Once upon a time, though this is a true story, I facilitated an informal support group of wives married to men with disabilities. Most of the ladies were older than me, most had little exposure to disability prior to their husband’s accident or illness. None of them chose to marry someone with a disability. Each month I listened to their stories and concerns and realized my life with Jerry was easy compared to theirs. I held back from sharing too deeply from my life because it seemed to pale in comparison to what these ladies shared. They needed a safe place to be able to vent and talk freely.
After a few months I decided enough trust had been built and it was time for me to take the plunge with them. Jerry and I had recently been through a rough period – nothing earth shattering, but still, unpleasant. At our next meeting I shared some of that with the ladies. They expressed relief to know I/we were like them. I felt like our group had bonded on a deeper level.
Later that week I got a phone call from one of the husbands. After sharing the initial pleasantries he expressed his sorrow to hear about the difficulties Jerry and I were having. He never thought we’d be on the verge of divorce like this.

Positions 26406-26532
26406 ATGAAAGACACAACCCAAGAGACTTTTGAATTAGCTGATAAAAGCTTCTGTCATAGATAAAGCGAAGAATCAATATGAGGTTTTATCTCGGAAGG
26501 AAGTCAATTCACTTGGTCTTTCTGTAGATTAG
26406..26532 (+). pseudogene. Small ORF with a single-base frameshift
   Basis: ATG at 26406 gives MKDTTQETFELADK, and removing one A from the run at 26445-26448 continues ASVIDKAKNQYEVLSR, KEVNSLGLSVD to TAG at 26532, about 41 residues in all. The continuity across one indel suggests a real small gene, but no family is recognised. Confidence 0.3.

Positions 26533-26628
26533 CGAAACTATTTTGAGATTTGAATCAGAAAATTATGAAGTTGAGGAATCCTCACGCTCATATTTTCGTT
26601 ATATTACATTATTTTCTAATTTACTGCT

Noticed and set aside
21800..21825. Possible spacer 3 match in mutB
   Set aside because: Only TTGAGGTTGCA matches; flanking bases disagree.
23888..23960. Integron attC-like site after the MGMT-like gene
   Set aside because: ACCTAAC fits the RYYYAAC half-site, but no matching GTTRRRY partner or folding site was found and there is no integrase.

WHAT? I had no idea what he was talking about.
Then he went on to say that his wife had told him about the conflict Jerry and I had and he just hoped we would not split up. After all we were the first couple living with disability in marriage they had ever met.
My first inclination was to say, “Do you have any idea the things your wife has said about you?” Thankfully God held my tongue on that one. Next I wanted to ask to speak with his wife to see if she understood confidentiality. But God said this was not the time.
Instead I assured him that we had weathered a little storm, like every marriage encounters. We were not planning to split, and had never entertained that thought. I thanked him for his prayers and welcomed him to continue to intercede for us.
I learned a few lessons from this experience:
- Groups want and need their leaders to be real. Even if the leader’s life is different than that of the others, authenticity from the start matters. Leaders though, need to balance being open while also learning with whom and what we are safe to share.
- Marriage is hard. Every marriage goes through difficult spots. Don’t be surprised or alarmed when someone you thought “has it all together” shares that they don’t. We are all broken people in need of a Savior.
- Unless it persists, there is no need to fight back against the rumors, let them die. Love one another, take the matter to God, and pray for the other people involved.
We all need people who will accept us as we are, share real life with one another and encourage honesty and growth in our marriages. Where do you find that support in your marriage? If you don’t have someone, pray about finding that support, whether as a couple or individuals.
Bear one another’s burdens and so fulfill the law of Christ. Galatians 6:1 NIV